I said, "Monsieur exaggerated. I certainly had enjoyed the advantage of a little change lately, but not before it had become necessary; and the privilege was by no means exercised in excess."
"Necessary! How was it necessary? I was well enough, he supposed? Change necessary! He would recommend me to look at the Catholic 'religieuses,' and study their lives. They asked no change."
I am no judge of what expression crossed my face when he thus spoke, but it was one which provoked him: he accused me of being reckless, worldly, and epicurean; ambitious of greatness, and feverishly athirst for the pomps and vanities of life. It seems I had no "devouement," no "recueillement" in my character; no spirit of grace, faith, sacrifice, or self-abasement. Feeling the inutility of answering these charges, I mutely continued the correction of a pile of English exercises.
"He could see in me nothing Christian: like many other Protestants, I revelled in the pride and self-will of paganism."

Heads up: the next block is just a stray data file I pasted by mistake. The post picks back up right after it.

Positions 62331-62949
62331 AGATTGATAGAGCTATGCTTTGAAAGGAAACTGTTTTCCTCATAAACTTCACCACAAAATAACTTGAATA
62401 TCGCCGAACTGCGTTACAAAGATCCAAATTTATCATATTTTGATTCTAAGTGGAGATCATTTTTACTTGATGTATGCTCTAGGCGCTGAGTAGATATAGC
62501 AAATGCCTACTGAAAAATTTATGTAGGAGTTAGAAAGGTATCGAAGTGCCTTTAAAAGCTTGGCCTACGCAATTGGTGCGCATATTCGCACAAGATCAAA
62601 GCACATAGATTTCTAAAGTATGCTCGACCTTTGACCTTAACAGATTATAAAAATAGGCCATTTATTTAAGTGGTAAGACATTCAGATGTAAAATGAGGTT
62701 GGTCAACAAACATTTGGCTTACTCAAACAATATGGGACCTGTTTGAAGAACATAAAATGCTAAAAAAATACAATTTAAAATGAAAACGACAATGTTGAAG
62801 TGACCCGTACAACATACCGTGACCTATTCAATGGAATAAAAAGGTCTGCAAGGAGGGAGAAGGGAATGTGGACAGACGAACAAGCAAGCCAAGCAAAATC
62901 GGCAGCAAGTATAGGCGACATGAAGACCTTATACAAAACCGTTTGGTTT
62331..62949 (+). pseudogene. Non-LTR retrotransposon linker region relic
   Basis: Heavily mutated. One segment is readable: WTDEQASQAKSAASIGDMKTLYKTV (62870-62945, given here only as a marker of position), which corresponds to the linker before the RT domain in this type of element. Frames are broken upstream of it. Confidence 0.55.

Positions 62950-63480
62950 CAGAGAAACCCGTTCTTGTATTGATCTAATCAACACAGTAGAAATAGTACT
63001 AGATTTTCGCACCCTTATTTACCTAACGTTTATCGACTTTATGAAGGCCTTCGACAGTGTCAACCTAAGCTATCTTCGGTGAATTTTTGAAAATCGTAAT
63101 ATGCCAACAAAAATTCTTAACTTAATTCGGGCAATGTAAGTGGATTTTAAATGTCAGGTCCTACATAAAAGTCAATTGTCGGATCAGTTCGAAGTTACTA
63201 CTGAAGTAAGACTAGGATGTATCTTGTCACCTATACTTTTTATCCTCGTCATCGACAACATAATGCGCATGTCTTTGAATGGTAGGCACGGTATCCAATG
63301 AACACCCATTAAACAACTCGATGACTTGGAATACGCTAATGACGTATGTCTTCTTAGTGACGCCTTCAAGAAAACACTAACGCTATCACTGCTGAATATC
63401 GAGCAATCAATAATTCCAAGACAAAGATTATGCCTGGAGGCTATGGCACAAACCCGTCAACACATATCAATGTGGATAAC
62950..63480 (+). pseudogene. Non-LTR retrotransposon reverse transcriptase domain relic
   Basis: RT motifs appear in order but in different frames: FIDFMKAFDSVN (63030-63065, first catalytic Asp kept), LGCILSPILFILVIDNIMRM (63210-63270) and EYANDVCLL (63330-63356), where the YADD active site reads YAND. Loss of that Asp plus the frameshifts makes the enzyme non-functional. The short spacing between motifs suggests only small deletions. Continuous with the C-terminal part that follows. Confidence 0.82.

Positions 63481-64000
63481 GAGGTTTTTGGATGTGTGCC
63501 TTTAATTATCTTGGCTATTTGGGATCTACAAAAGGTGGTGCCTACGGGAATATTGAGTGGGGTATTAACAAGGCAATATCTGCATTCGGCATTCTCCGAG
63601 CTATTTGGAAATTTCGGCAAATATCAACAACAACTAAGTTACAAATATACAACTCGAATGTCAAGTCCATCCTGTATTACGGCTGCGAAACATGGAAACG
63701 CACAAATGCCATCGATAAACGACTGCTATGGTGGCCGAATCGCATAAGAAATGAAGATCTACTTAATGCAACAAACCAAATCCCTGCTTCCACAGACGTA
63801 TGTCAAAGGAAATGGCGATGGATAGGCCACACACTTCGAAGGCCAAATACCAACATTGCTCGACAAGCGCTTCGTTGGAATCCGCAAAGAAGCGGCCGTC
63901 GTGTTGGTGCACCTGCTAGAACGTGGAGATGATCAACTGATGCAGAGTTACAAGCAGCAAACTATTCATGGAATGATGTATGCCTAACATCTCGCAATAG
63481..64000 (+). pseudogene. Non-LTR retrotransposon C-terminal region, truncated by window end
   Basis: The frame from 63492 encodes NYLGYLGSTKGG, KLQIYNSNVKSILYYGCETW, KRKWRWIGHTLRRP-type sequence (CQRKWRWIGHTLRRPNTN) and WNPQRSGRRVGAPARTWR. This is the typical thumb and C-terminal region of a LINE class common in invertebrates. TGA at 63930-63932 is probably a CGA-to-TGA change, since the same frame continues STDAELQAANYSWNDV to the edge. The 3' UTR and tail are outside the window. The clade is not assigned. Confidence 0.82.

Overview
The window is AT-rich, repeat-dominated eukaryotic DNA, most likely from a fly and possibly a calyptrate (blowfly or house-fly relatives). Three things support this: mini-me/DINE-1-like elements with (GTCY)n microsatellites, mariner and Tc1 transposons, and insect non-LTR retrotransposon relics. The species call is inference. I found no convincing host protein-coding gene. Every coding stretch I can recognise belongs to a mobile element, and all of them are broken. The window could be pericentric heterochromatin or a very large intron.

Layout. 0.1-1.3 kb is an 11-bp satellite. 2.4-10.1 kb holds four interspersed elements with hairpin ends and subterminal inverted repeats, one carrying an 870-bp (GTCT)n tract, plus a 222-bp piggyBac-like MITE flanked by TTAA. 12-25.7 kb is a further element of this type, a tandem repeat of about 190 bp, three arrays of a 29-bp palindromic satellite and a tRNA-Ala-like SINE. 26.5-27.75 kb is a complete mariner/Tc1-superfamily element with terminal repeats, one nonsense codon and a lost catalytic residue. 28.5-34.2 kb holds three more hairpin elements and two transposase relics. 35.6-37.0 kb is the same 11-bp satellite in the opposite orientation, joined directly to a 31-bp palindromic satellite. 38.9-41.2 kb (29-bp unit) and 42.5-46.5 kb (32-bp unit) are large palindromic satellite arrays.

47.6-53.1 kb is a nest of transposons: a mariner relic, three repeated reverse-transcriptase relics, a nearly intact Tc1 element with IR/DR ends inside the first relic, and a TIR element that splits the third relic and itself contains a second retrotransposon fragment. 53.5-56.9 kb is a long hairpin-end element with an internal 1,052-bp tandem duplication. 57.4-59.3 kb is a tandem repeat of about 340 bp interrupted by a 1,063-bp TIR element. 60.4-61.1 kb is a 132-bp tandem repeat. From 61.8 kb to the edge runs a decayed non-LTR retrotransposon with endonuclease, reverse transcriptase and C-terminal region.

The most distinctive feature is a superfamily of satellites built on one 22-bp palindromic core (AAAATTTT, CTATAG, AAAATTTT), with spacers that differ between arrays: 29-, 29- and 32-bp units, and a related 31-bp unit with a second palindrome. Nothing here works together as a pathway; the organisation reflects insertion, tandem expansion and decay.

I slightly turned from him, nestling still closer under the wing of silence.
A vague sound grumbled between his teeth; it could not surely be a "juron:" he was too religious for that; but I am certain I heard the word sacre. Grievous to relate, the same word was repeated, with the unequivocal addition of mille something, when I passed him about two hours afterwards in the corridor, prepared to go and take my German lesson in the Rue Crecy. Never was a better little man, in some points, than M. Paul: never, in others, a more waspish little despot.
* * * * *